Medline: 1640483

Journal of the National Cancer Institute 84(16): 1245-1250, 1992.

Adjuvant radiotherapy and risk of contralateral breast cancer.

Storm HH, Andersson M, Boice JD, et al.


The risk of contralateral breast cancer is increased twofold to fivefold for breast cancer patients. A registry-based cohort study in Denmark suggested that radiation treatment of the first breast cancer might increase the risk for contralateral breast cancer among 10-year survivors.

Our goal was to assess the role of radiation in the development of contralateral breast cancer.

A nested case-control study was conducted in a cohort of 56,540 women in Denmark diagnosed with invasive breast cancer from 1943 through 1978. Case patients were 529 women who developed contralateral breast cancer 8 or more years after first diagnosis. Controls were women with breast cancer who did not develop contralateral breast cancer. One control was matched to each case patient on the basis of age, calendar year of initial breast cancer diagnosis, and survival time. Radiation dose to the contralateral breast was estimated for each patient on the basis of radiation measurements and abstracted treatment information. The anatomical position of each breast cancer was also abstracted from medical records.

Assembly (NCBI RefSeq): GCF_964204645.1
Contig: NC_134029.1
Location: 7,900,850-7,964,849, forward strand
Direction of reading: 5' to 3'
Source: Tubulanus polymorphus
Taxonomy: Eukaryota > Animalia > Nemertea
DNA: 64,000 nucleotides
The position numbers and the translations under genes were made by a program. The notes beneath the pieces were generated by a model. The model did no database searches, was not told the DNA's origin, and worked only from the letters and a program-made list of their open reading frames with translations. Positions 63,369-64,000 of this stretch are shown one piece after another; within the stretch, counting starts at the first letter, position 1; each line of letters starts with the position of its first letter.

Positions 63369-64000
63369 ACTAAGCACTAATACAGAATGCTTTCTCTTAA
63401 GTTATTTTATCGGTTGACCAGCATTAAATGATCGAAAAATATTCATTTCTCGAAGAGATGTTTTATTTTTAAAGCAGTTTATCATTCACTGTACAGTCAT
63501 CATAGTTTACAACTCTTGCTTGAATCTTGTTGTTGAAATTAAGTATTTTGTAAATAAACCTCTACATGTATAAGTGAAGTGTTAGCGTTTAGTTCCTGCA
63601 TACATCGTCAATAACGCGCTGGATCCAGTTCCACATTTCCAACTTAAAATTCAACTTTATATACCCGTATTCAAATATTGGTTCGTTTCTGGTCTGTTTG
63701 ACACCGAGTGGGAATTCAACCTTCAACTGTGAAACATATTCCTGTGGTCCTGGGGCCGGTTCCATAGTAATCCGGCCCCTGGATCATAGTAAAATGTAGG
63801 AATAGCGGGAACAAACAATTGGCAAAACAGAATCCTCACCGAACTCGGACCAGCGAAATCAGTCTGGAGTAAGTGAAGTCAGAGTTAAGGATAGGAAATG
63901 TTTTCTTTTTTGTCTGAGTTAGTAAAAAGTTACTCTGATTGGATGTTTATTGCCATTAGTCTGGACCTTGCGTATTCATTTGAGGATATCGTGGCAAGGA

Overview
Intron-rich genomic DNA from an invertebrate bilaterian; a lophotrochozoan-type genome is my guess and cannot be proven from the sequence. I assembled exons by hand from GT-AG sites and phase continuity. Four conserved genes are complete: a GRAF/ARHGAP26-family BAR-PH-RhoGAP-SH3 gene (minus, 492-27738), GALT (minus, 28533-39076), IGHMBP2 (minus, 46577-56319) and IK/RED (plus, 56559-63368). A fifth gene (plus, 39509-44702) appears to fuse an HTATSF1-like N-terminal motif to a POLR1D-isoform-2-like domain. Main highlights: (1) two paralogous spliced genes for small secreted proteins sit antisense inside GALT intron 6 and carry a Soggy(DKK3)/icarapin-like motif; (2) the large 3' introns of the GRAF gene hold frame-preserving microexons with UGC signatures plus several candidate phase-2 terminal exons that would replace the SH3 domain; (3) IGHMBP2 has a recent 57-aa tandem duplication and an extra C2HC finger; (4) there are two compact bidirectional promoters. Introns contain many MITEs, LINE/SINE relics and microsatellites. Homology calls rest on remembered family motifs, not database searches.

Radiotherapy had been administered to 82.4% of case patients and controls, and the mean radiation dose to the contralateral breast was estimated to be 2.51 Gy. Radiotherapy did not increase the overall risk of contralateral breast cancer (relative risk = 1.04; 95% confidence interval = 0.74-1.46), and there was no evidence that risk varied with radiation dose, time since exposure, or age at exposure. The second tumors in case patients were evenly distributed in the medial, lateral, and central portions of the breast, a finding that argues against a causal role of radiotherapy in tumorigenesis.

The majority of women in our series were perimenopausal or postmenopausal (53% total versus 38% premenopausal and 9% of unknown status) and received radiotherapy at an age when the breast tissue appears least susceptible to the carcinogenic effects of radiation. Based on a dose of 2.51 Gy and estimates of radiation risk from other studies, a relative risk of only 1.18 would have been expected for a population of women exposed at an average age of 51 years. Thus, our data provide additional evidence that there is little if any risk of radiation-induced breast cancer associated with exposure of breast tissue to low-dose radiation (e.g., from mammographic x rays or adjuvant radiotherapy) in later life.

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Dr. G. Quade